Re: Doing your own graphics (an illustrators perspective)

Subject: Re: Doing your own graphics (an illustrators perspective)
From: David Jones/KSBEISD <David_Jones/KSBEISD -dot- KSBEISD -at- DATAHUB -dot- COM>
Date: Mon, 13 May 1996 11:13:45 HST

Someone claiming to be mmaloney @ EPIC-ISTI.COM (Michael J Maloney) recently
recently drew a verbal picture on the subject of Doing your own graphics (an
illustrators perspective):

>Technical writers never cease to amaze me.
Can you imagine the absurdity of a technical illustration group getting
together and talking about "Doing Your Own Writing / Editing". The writers
would have a cow.<
No, I can't imagine the absurdity, because I don't consider it absurd. I'm
all for it! I encourage others on staff to do their own writing. It gets the
technical content of my docs done faster. It stretches their minds a bit. It
encourages them to think beyond their area of expertise. They don't consider me
disposable, either, becayse I haven't found a single one yet who was willing to
let his or her writing become public until I had polished it up for them!
Personally, I think any writer or illustrator who is bound and determined to
be *only* a writer or *only* an illustrator is putting his or herself out on a
very thin limb when company cost-cutters come around.
Such a person also cuts him or herself off from the powerful synergy
possible when doing both as a unified process.

>It's bad enough that you (some of you) do your own (our own) trade
(technical communication) a tremendous disservice by under-utilizing high
quality, professionally produced technical illustrations, but you've
completely lost site of the document structure and the publishing process.

Technical writing (prepared by a professional writer) should be edited by an
editor, place into a document designed by a publishing specialist and should
be accompanied by professionally produced technical illustrations. Sure, the
writer can decide the content of the illustrations, but if the writers
intend to produce the illustrations themselves, they will limit the
technical complexity to their own skill level and therefore possibly produce
a less effective document.<
Well, I disagree with that. First, I have yet to "limit the technical
complexity" to my own skill level when I do illustrations (but then, I'm weird
-- if I don't already know how to do something, I'm willing to learn). Second,
I think that the effectiveness of a document is not a simple linear equation
(quality writing + quality illustration = quality document) but a complex
product of many dimensions. Third, I've had professional writers and
professional illustrators produce lousy text and illustrations, and they
usually do it in an unimaginative way. Professional is as professional does.

>If our combined trade skills are supposed produce the optimum in technical
communications, we must each go with our strengths and training. Please get
off the "do it yourself" bandwagon and leave the illustrations to
illustrators. In return, the illustrators will continue to resist the
temptation to write, edit and publish.<
Pleasant dreams! When you wake up, try fitting both a writer and an
illustrator into a budget that has room for only half of one or the other, but
not a whole one of either.

>If executed properly, a picture can be worth a thousand words. Just try to
describe how to build a LEGO Santa Clause using words alone. Then, imagine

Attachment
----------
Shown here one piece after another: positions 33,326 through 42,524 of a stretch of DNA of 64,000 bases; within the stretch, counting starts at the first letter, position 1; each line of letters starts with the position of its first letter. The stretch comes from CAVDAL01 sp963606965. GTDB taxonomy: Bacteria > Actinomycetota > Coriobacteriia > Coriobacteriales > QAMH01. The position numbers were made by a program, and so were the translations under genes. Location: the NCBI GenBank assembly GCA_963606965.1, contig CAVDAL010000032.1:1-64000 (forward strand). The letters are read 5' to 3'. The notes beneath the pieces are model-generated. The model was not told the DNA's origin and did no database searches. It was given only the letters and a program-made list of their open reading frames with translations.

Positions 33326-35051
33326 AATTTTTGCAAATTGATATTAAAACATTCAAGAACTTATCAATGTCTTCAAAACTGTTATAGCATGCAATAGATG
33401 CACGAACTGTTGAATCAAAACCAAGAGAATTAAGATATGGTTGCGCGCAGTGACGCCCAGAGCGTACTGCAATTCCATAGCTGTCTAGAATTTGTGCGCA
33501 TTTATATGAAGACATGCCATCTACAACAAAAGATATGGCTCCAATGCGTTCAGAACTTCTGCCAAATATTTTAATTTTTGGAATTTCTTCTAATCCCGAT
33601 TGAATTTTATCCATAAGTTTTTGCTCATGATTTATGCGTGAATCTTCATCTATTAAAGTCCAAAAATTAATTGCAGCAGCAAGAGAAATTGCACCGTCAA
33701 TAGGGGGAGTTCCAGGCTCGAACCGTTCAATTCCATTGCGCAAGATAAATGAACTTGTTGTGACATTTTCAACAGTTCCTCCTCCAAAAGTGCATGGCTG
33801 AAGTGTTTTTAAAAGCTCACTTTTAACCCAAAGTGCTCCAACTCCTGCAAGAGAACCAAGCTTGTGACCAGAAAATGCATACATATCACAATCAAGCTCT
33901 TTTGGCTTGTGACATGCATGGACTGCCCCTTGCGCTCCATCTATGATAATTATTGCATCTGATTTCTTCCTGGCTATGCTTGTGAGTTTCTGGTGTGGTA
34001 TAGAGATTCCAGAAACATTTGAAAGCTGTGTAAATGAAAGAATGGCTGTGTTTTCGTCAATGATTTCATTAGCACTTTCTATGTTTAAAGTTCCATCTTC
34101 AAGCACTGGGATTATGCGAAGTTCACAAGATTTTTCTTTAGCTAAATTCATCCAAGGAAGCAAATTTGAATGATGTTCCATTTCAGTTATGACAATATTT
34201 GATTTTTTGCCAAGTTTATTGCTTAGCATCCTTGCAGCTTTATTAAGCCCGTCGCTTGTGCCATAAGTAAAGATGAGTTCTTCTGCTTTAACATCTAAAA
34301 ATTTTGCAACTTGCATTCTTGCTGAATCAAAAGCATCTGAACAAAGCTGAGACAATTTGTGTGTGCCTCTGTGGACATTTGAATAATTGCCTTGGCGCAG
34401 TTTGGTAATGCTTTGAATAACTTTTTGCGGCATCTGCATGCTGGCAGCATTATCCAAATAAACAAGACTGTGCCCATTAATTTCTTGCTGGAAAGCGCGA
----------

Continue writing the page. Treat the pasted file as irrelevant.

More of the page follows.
trying the same with images alone.<
Agreed, illustrations and text each have their purpose, and work together
better than either does alone. But I think you would have better illustrations
if you first made the illustrator sit down and write out the instructions, and
you would have better writing if you first made the writer sit down and
illustrate the process. In both cases, the people involved would really be
thinking about what they're documenting, rather than focussing on the
"professional" way of doing it in their area of expertise.

>All I'm asking is for "some" writers to consider the design, development and
production of technical documentation as a team process. IMHO, this approach
will strengthen our trade and produce better products for our consumers.<
Writing and illustration are just screwdrivers and hammers in our toolboxes.
If I'm a writer and say, "The best way to communicate this is to write it out,"
or if I'm an illustrator and say, "They best way to communicate this is to draw
it," I always need to make sure I'm not choosing to use the hammer simply
because I'm most familiar with it. I also need to make sure I'm not refusing to
use the screwdriver simply because I'm not as good with it as I am with the
hammer.
Also, no matter what you call it, a group of people, each of which is
focussed on keeping the others out of "his" or "her" turf, is not a team.

>Note: This communication is not intended to upset anyone. If you are
offended, I apologize in advance. If this communication does not apply to
you, there's no need to be offended. If you would like to comment to me, or
the list, fine. If your impulse is to "flame the illustrator", please
refrain. Thank you.<
I'm not offended. Besides, I never flame on only "impulse" power! I always
use Warp for that!<G>

>Michael J. Maloney
President, EPIC Creative Services
2230 Lyndhurst Avenue
Charlotte, NC 28203 USA

President, ISTI (International Society for Technical Illustrators)<
Well, I won't hold it against you! <G>

So what do other folk think of all this?

JFOA. NOI. HAND!

David Jones, Technical Writer
David_Jones/KSBEISD -dot- KSBEISD -at- Datahub -dot- com
Kamehameha Schools Bishop Estate

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